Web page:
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Making Difficult Decisions | Analysing One

Analysing Making a Difficult Decision

As a film director my job is to make difficult decisions. How do you know which is the right one and wrong one? How do you stand stand strong in your decision when everyone around you is saying you are wrong?

You don’t get there overnight. Let’s look at something that happened to me recently. Not on set, but in my own house.

The Teenage Cousin

For the last couple of days I had one of my teenage cousins staying at our place. As we had other guests he was sleeping in my bedroom.

He is a big time game addict, who frequently gets into bouts of shouts and swears with his fellow players online. Which is cool by me, except not when I want to sleep. So I had instructed him to play outside, for however long as he wanted and only to come into the room when he wanted to sleep. I had to get up early the next morning.

In spite of repeated requests he refused to stop playing or leave the room. So the next day I told him straight he is never to sleep in my room again and told him to sleep in the dining hall.

When Parents Turn Against You

My parents were dead against my decision. My father said I should learn to adjust when we have guests. Was I being selfish? Acting out of hatred? Seeking revenge?

It was already hard for me to ask him to sleep in the hall. There was no A/C. And it had been really hot these few days. When on top of that my parents hinted that what I was doing was wrong, I was confused further.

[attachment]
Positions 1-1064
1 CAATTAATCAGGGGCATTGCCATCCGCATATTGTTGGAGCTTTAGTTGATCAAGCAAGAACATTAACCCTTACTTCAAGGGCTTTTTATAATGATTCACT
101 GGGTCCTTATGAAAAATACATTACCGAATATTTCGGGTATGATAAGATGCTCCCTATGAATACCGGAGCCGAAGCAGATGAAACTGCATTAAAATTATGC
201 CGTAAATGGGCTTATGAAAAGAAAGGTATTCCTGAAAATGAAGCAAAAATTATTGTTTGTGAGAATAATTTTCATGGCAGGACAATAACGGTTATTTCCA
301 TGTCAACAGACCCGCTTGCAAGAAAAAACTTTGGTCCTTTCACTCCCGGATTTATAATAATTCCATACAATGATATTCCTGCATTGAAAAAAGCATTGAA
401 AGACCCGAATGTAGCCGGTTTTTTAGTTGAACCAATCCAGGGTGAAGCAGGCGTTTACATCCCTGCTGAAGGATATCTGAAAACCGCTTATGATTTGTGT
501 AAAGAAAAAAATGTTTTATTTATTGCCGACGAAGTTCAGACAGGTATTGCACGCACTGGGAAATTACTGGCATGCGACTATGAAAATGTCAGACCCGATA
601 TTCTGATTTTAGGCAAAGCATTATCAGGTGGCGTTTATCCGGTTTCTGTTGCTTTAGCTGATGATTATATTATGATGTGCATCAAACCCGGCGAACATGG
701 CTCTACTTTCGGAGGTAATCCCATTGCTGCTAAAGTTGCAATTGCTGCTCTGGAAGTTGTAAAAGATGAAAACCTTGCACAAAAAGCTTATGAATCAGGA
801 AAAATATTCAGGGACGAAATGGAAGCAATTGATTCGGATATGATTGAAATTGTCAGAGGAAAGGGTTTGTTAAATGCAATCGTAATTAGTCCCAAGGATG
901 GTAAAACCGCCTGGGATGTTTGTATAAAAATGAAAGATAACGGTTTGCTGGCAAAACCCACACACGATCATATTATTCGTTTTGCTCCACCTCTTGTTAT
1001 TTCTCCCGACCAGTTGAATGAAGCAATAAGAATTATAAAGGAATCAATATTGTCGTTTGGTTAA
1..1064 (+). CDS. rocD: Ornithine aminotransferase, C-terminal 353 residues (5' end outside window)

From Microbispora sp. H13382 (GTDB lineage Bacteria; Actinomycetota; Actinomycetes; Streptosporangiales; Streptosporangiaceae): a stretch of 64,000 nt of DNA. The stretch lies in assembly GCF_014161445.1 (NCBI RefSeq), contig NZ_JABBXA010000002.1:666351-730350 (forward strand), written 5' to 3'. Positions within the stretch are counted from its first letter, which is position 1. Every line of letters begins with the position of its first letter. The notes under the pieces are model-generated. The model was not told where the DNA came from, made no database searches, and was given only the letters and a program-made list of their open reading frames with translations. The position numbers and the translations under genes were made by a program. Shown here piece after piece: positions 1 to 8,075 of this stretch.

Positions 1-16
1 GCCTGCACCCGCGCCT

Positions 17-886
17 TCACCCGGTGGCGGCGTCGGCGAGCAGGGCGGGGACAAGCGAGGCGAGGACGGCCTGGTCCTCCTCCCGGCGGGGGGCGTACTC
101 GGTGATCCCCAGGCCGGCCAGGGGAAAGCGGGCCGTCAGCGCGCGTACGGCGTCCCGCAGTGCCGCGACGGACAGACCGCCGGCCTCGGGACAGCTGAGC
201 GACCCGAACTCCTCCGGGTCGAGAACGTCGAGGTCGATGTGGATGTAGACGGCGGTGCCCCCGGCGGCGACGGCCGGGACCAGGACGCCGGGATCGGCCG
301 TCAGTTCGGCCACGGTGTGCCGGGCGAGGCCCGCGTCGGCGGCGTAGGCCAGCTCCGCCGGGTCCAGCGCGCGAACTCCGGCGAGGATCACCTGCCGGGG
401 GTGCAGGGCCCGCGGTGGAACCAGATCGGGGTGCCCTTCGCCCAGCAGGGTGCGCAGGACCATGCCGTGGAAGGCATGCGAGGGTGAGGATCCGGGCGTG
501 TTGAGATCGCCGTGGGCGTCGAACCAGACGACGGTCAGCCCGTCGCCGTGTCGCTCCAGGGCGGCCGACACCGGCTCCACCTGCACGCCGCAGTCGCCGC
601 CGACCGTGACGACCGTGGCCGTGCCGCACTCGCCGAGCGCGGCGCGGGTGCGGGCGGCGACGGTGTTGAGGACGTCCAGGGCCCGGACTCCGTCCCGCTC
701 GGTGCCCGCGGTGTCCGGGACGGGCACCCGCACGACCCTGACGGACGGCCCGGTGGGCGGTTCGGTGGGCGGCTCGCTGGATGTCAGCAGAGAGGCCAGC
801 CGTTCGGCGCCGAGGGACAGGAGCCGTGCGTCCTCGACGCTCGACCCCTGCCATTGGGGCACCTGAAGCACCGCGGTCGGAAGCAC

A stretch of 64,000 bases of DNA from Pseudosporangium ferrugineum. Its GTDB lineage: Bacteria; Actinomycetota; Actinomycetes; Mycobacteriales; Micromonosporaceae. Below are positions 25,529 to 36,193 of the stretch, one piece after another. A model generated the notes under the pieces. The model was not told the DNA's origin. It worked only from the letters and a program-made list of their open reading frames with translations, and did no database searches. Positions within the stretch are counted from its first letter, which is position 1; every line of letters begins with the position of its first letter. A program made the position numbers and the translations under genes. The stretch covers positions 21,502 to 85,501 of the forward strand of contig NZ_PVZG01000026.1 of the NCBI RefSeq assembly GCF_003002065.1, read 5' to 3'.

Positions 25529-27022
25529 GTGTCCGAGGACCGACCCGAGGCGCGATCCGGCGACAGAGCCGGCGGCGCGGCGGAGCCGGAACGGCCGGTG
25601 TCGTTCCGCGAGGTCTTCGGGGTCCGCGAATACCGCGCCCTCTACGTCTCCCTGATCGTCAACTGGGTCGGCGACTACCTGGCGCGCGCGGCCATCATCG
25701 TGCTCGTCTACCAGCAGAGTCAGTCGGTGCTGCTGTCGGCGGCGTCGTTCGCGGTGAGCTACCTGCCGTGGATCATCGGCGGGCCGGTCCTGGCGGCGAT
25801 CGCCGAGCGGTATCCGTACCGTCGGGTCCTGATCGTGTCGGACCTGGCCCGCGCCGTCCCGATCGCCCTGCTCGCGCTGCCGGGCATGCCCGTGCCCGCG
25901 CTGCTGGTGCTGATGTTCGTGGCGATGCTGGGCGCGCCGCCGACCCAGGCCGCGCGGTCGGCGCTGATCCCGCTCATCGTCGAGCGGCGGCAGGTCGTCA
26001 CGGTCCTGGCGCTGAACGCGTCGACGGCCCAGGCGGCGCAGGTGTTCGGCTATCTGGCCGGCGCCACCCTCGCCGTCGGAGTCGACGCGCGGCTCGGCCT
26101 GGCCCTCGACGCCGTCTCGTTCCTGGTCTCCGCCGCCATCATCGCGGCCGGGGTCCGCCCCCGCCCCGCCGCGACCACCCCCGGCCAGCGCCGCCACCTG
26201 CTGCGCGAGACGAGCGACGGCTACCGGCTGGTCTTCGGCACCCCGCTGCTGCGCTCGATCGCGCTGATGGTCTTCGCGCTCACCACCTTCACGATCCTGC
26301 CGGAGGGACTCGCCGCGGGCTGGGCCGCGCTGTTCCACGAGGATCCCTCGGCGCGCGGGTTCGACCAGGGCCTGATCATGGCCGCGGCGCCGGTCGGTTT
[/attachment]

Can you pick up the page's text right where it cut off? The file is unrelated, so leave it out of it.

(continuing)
I thought long and hard about it. I analysed my reasons for my decision.

Analysing The Reasons

I had no qualms of sleeping without an A/C. I opened all the windows and decided to sleep just like how I was forcing my cousin to.

I had explained to him in clear words what was expected of him. I had no issues with him gaming all the time. In fact he was in my bedroom for a good hour before we went to bed, playing, shouting and I was working. Hence it wasn’t unclear communication from my part.

I was angry in the moment I made my decision. But not for a second the next day. Hence I wasn’t doing it entirely out of hate or to exact revenge.

But I wanted him to know that actions have consequences. That if he is unwilling to follow a clearly stated request, it will be met with consequences. That my bedroom is my private space and one had to learn to respect another’s space.

The same day our whole family was late for a family function by over an hour because he was unable to stop playing. Only when we were all fully dressed and ready to leave did he decide to take a shower and get ready. So I knew he also had to learn to self regulate his needs to be in sync with others around him.

Standing Strong in Your Reasons

Reasoning so gave me the courage to stand strong in my decision, against the stiff opposition and blaming I heard from my parents. He slept in the dining hall that night.

The next day morning, I explained to him all the reasons why I did what, just like you read above. Which I learned was also an important step. And then I let him sleep in my room. And no, I do not believe he is all of a sudden going to become a perfect adult. But that’s okay. We don’t expect a baby to start walking the moment they try.

More than anything what I loved is the small step that I took to stand for what I believed is right. I did not learn how to do this all of a sudden either. We will look at one of the major instances where I learned how to in the next post.


Hey Aspiring Filmmaker,

I debuted my film career making a feature film for ₹5 lakhs ($7,000) on an iPhone. I’d like to help you do the same. So I wrote everything I learned into a book. It is now available on Amazon, called The Indian Indie Film (or Make Your Film for rest of the world). Enjoy!

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